Because our church was built in the early 1800s and is full of windows that open, we have had some kind of in person worship for about a year. We have limited the number attending, kept all the windows open (regardless of temperature), done contact tracing, made sure everyone was masked and distanced, and done without congregational singing, but we have met. Still, today felt different. We had in-person Sunday School for the kids on the picnic tables next to the Communal Garden and we were able to have a choir and some amazing cello music. The highlight of the service for me, however, was hearing from our church staff. Instead of one person preaching, Ginger asked each of them to take a few minutes to to talk about how they have thrived during the pandemic. The scripture verse they read before they spoke was Isaiah 43:19:
I am about to do a new thing; now it springs forth, do you not perceive it?
I will make a way in the wilderness and rivers in the desert.
I smiled at myself when I realized that the scripture brought to mind was Stephen Bishop’s “Same Old Tears on a New Background.”
it’s the same old tears on a new background
seeing you as a fading photograph
st hurts too much to laugh these days
I’m all right, yes, I’m all right, all right
Actually, I’m not all right.
One of those who spoke this morning was Clara, our new intern from Yale Divinity School, and she quoted part of the David Whyte poem, “Everything Is Waiting for You.”
Your great mistake is to act the drama
as if you were alone. As if life
were a progressive and cunning crime
with no witness to the tiny hidden
transgressions. To feel abandoned is to deny
the intimacy of your surroundings. Surely,
even you, at times, have felt the grand array;
the swelling presence, and the chorus, crowding
out your solo voice. You must note
the way the soap dish enables you,
or the window latch grants you freedom.
Alertness is the hidden discipline of familiarity.
The stairs are your mentor of things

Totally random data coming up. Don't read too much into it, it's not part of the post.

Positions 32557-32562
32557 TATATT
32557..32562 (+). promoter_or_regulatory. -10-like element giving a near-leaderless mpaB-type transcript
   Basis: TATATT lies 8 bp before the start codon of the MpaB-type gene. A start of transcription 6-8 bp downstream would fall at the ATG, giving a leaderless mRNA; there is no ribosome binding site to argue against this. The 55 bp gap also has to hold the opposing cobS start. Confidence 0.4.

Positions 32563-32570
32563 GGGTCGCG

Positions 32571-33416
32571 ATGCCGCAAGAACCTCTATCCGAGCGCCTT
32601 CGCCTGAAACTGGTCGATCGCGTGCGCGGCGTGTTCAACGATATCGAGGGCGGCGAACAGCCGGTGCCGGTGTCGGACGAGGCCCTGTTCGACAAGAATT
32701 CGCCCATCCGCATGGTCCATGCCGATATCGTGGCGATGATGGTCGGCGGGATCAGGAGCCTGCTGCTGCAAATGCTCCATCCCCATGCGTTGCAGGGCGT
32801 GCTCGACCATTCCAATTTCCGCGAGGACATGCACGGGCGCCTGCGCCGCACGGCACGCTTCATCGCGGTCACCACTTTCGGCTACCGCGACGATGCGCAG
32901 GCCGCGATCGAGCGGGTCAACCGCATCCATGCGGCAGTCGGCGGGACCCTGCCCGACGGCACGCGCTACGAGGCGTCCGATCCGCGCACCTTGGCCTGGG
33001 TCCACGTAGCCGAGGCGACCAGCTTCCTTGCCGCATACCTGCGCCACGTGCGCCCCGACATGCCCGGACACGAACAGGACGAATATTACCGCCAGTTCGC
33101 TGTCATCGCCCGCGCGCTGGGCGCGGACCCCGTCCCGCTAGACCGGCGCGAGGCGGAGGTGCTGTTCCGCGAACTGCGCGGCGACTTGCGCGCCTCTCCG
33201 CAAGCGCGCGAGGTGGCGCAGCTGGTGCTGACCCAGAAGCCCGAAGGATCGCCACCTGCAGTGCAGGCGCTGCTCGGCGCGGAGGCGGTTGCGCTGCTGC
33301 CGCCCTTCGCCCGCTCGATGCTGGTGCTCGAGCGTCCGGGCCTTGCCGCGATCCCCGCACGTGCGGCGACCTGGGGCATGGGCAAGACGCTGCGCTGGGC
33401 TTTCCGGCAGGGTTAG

to come, the doors have always been there
to frighten you and invite you,
and the tiny speaker in the phone
is your dream-ladder to divinity.
Put down the weight of your aloneness and ease into the
conversation. The kettle is singing
even as it pours you a drink, the cooking pots
have left their arrogant aloofness and
seen the good in you at last. All the birds
and creatures of the world are unutterably
themselves. Everything is waiting for you.
As she finished, I realized I am not thriving. I love that poem. I have shared that poem. I think David Whyte is telling the truth. And I don’t feel it.
I have two books that offer me hope in their pages and I haven’t been able to finish them for a month. I have a list of people that I love and that I know love me–and I made the list with the intention of sending a note or a text or something–and I haven’t reached out. I have spent a fair number of evenings sitting at this desk thinking about what to write and then choosing, instead, to watch a ball game or a movie. If I hadn’t had sermons to post, I would not have put anything on this site in a long time. I have able to change my dietary habits and choices so at least I am losing weight, which is good because this summer I set the world record for the amount of Milty on the planet, but I have left undone the things that feed me well.
I know what I need to do to thrive, but I am not doing it.
Twenty years ago, my depression, which has been a persistent, mostly unidentified visitor for most of my life, moved in like it owned the place, and Septembers are never easy anniversaries. My good knee has gone bad over the past couple of years and I have am a couple of weeks away from knee replacement surgery, which means no pain killers because they are blood thinners and they want everything out of my system. Because of personnel changes at work, my confidence in myself and the job I do has faded, which pokes at the sense of unworthiness that has dogged me since childhood. And I miss being able to really be with people. The surgery means my knee will get better, but the other stuff is here for a while.
The word thrive comes from a Scandinavian word that means “to grasp oneself”–to get a hold of myself. To have a true sense of who I am. And I don’t have that right now. I still feel somewhat recognizable to myself, but I don’t feel fully present. I don’t have a good grasp of me.
And I am not alone. Though the specifics of our lists may differ, many of us are failing to thrive.
That’s what made me write tonight: both to ask for help and to say we are not alone. We need to get a hold of ourselves. Together. I don’t know another way to thrive.
it’s the same old song with a new melody
but this old candle’s lingering flame is almost gone
to see you again is all that keeps me hangin’ on . . .
As much as I want to say I’m all right, I know I’m not. I’m telling you because that’s the best I can do.